The trio’s confidence, gung-ho vigour and ambition are on display in the moody, classically-framed electronica of Peace And Quiet, Lawrence-Brown’s favourite track. “It means a lot to me. It was the last one we did in the studio, so there was quite a lot of closure involved. But, for me, it’s the high point of the record. It felt different recording it – freer, much looser. It has the most organic feel, even though it has electronic drums at the start and end.”
And then there’s the band’s choice of Alan Moulder as producer. Alongside Max Dingel, who worked on To Lose My Life, the legendary man behind classic records by everyone from Them Crooked Vultures back to My Bloody Valentine, helped the band shape their ideas in his Assault And Battery studios in northwest London. “Alan’s the man we needed,” says Cave. “He’s older, wiser, a technical genius, and without a doubt he helped us realise everything we wanted to do but didn’t quite know how to get there.”
And those qualities are the foundation of Ritual – a record that was written in five quick-smart weeks and recorded in six. No messing around, no faffing or flailing in search of a “new direction” or “sure-hit singles”. Just a band of teenage friends, evolving into a tight, focused, imaginative, mutually supportive three-way unit.
“Initially we did have grand plans – we visited this really nice studio in Paris,” recalls Cave. “But this was three weeks into the writing process, and things were really going well. Two weeks later we were done. The vast difference in the writing this time was that Harry and I wrote it on his computer at home. Whereas last time we wrote it on a keyboard then translated it instantly into a three-piece set-up, recorded that, then added some more bits afterwards.”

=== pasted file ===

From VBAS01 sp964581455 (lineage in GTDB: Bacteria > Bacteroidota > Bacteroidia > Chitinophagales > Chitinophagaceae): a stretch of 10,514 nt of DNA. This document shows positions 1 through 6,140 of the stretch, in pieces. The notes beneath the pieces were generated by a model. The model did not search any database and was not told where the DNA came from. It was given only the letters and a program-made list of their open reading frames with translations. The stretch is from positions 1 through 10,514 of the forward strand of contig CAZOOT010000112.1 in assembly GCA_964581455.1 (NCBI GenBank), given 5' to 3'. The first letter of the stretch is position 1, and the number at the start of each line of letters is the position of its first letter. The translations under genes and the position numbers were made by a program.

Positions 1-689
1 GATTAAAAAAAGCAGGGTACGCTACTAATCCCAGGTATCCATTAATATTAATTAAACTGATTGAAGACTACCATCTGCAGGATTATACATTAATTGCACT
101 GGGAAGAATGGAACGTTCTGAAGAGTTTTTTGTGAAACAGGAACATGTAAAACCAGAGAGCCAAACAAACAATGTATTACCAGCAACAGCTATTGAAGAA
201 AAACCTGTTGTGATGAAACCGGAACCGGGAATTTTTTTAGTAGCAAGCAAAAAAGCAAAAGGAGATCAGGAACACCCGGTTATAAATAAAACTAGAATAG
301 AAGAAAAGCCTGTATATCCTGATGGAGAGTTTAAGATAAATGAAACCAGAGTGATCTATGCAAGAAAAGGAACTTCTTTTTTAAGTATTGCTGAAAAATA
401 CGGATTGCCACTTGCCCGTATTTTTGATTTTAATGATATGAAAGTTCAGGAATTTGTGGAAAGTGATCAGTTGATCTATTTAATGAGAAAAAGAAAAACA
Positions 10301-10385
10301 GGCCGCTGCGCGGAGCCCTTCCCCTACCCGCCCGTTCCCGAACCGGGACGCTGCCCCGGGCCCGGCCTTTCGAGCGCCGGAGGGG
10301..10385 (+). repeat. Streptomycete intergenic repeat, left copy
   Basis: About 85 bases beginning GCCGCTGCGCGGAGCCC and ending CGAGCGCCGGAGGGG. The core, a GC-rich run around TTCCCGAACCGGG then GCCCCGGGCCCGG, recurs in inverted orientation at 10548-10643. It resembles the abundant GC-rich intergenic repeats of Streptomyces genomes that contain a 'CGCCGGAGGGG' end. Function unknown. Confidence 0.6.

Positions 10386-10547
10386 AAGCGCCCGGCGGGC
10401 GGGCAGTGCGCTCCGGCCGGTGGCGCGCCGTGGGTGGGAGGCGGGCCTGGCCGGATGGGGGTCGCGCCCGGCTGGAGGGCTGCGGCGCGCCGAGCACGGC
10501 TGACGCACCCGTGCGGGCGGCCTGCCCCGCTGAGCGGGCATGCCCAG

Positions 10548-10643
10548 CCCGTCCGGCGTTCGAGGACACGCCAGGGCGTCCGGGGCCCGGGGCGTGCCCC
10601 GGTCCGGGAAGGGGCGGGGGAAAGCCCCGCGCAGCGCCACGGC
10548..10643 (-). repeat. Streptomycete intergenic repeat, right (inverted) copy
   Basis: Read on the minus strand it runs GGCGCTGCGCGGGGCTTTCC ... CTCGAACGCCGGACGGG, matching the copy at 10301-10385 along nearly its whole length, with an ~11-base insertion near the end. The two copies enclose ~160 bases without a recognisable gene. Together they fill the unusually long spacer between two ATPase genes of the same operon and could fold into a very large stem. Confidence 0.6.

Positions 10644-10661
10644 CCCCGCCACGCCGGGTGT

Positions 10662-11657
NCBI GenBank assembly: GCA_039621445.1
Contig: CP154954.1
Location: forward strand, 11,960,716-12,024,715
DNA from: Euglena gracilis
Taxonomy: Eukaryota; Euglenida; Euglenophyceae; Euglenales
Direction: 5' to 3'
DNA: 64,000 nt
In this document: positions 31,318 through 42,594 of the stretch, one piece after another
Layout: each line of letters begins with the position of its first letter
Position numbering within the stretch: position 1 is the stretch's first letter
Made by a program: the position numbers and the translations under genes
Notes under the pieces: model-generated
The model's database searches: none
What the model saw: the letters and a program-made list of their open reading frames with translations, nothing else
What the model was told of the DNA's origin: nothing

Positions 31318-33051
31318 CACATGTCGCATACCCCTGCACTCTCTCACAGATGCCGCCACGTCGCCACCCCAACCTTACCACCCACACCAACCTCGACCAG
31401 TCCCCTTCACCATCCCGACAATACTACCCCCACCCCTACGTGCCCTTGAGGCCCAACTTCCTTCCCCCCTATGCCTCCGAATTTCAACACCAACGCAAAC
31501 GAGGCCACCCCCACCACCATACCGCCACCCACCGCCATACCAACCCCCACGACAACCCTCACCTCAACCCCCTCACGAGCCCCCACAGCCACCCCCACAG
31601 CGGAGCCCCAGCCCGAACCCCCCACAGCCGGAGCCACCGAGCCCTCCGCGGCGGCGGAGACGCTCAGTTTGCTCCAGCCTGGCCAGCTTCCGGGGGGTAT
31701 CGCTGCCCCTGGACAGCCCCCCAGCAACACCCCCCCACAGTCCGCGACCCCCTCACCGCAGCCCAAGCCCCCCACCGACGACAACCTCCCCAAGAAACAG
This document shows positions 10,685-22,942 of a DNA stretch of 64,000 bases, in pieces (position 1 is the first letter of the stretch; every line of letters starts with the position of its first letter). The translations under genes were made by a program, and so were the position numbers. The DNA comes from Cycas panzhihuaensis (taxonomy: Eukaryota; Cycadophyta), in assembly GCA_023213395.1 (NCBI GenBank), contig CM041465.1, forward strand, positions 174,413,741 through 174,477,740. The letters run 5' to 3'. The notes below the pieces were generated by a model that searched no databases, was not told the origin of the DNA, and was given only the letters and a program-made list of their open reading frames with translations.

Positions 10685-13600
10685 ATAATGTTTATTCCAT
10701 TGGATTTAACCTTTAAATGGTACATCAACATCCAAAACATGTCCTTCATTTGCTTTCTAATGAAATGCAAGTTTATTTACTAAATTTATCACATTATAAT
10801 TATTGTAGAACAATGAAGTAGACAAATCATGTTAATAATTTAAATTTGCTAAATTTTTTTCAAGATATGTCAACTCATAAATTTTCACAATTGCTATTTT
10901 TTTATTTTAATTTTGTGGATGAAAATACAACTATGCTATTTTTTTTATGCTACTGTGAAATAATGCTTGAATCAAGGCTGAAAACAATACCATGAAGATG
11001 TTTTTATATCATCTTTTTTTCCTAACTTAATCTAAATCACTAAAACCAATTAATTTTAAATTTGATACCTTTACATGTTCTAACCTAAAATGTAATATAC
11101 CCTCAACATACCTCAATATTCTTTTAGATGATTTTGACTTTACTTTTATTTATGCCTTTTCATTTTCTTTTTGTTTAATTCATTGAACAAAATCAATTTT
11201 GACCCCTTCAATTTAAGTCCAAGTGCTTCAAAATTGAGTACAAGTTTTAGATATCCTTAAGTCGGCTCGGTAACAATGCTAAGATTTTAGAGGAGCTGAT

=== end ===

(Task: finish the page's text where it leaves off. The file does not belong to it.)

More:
But not that many bits – many elements of the demos for the songs on Ritual have survived. That’s how emboldened White Lies were. A development, they admit, that comes in part from the fact that their record collections have expanded “twenty-fold” since they made their first album.
“Touring we’d built a huge bank of influences, songs and artists that we really liked,” says McVeigh. “For the first time in our lives we had a bit of money and the first thing we did was spent it on a load of music. That had a big impact – we were soaking all this new music up.
Their new listening habits – Richie Hawtin, in his Plastikman guise and other nommes de bleep; Swedish metal band Opeth; Danish producer Trentemøller – directly informed the techno throb of The Power & The Glory. “The glitchy sounding electronic percussion in that song is a direct homage to those things,” says Cave.
The first single is the towering, glowering, thumping Bigger Than Us.
“It has quite a big chorus,” grins McVeigh. “It’s a good song for radio. I know it sounds like we think about which songs will do well, but I don’t think there’s anything wrong with that. We’re a very ambitious band. We want the best for our record.”